CSP Magazine

Opinion: Vegetables Take Center Stage

Get ready for a growing interest, particularly among younger consumers, in healthy, clean foods

Move over, meat—the veggies are coming! Growing interest, particularly among younger consumers, in healthy, clean foods that deliver on nutrition and functionality is pushing vegetables to center stage.

Technomic research finds 41% of consumers in the past year have increased their orders involving vegetables either as an entree or as an entree ingredient, or topping a salad, soup or sandwich. And 25% of younger consumers have increased purchases of vegetarian/vegan items in restaurants and other foodservice outlets. Nearly seven in 10 consumers (68%) report trying to eat healthier, and they consider vegetarian options as fitting the bill.

Fear not, convenience foodservice pros. The broad trend isn’t so much a move away from meat as it is a shifting of vegetables to the center of the plate. Proteins are increasingly playing the role of sides, toppings or ingredients to vegetable-focused dishes. This is occurring as consumers gravitate to the nutrient-rich, clean and flavorful attributes of vegetables but still value the savory and satiating aspects of meats and poultry. While the incidence of vegetable-centric dishes is down on restaurant menus overall due to menu consolidation, Technomic’s MenuMonitor, powered by Ignite, shows veggie bowls and vegetable sides such as carrots, beets and cauliflower are increasing.

Fast-casual chains are getting in on the action. In June, Rubio’s introduced its Cilantro Lime Quinoa Bowl, featuring fire-roasted veggies, avocado, black beans, cilantro-lime mojo sauce and toasted almonds. Patrons can include grilled seafood or chicken. The bowl effectively puts veggies and plant-based ingredients at the center and positions protein as the add-on.

Add-On Choices

This veggie-forward trend presents c-store foodservice operators with challenges and opportunities. Produce is tricky for the convenience channel. Consumers are still warming to the notion that c-stores can deliver on fresh fruit, salads and vegetables, and operators are often concerned about offending the sensibilities of their roller-grill-loving core consumer by going green. Produce also presents back-of-house issues related to storage and safe handling, although many c-stores are increasingly relying on commissary partners to provide solutions.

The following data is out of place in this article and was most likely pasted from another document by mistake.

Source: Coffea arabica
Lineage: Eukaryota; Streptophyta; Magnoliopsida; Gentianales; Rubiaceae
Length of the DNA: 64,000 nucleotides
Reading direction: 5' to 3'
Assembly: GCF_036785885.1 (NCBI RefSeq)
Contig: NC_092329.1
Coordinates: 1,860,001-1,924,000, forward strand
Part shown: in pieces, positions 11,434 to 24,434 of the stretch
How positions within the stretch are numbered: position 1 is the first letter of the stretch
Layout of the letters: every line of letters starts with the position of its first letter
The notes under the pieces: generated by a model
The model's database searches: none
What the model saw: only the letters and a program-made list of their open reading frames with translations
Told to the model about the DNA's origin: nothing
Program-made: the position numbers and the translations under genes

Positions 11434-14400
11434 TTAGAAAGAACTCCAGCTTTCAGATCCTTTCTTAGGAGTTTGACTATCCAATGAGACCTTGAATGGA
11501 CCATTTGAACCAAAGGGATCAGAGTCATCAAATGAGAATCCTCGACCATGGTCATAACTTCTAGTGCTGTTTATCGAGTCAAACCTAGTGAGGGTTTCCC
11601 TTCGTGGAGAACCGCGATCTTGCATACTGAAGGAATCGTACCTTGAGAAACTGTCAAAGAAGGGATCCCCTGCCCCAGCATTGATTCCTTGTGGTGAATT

A big question is how and where to work more veggie- and plant-based items into c-store foodservice. Snacks are a prime opportunity: The incidence of carrots on c-store menus has increased 8.1% over the past five years, according to MenuMonitor. Carrot sticks offered with ranch dressing or hummus are gaining space in c-stores, positioned as a better-for-you snack.

As for entrees, veggie bowls present a compelling, customizable option for those with made-to-order offerings. Also, Casey’s General Stores offers a vegetarian option for its breakfast and flatbread pizzas. Veggie burgers are gaining attention, with fast-casual concepts such as b.good in Boston offering housemade plant-based patties. Eighteen percent of consumers prefer a vegetable/garden patty for their burgers. Technomic’s Burger Consumer Trend Report, powered by Ignite, also found consumers are most interested in those made with vegetable blends, beans, mushrooms and grains.

Sides and appetizers are another opportunity. Sheetz and Rutter’s Farm Stores offer fried pickles. Fried  zucchini has increased 2.3% on limited-service-restaurant menus over the past 12 months; perhaps a next step for c-stores is breaded vegetable appetizers, snacks or sides.

The imperative of going green isn’t likely to subside, because the demand is driven by young consumers interested in foods that are better for you and better for the planet. Older consumers are in tune as well. Convenience operators should look for opportunities on their menus to introduce vegetables and plant-based ingredients, and work with their supplier and commissary partners to meet this growing demand.

Donna Hood Crecca is associate principal of Chicago-based foodservice research and consulting firm Technomic. Reach her at dcrecca@technomic.com.

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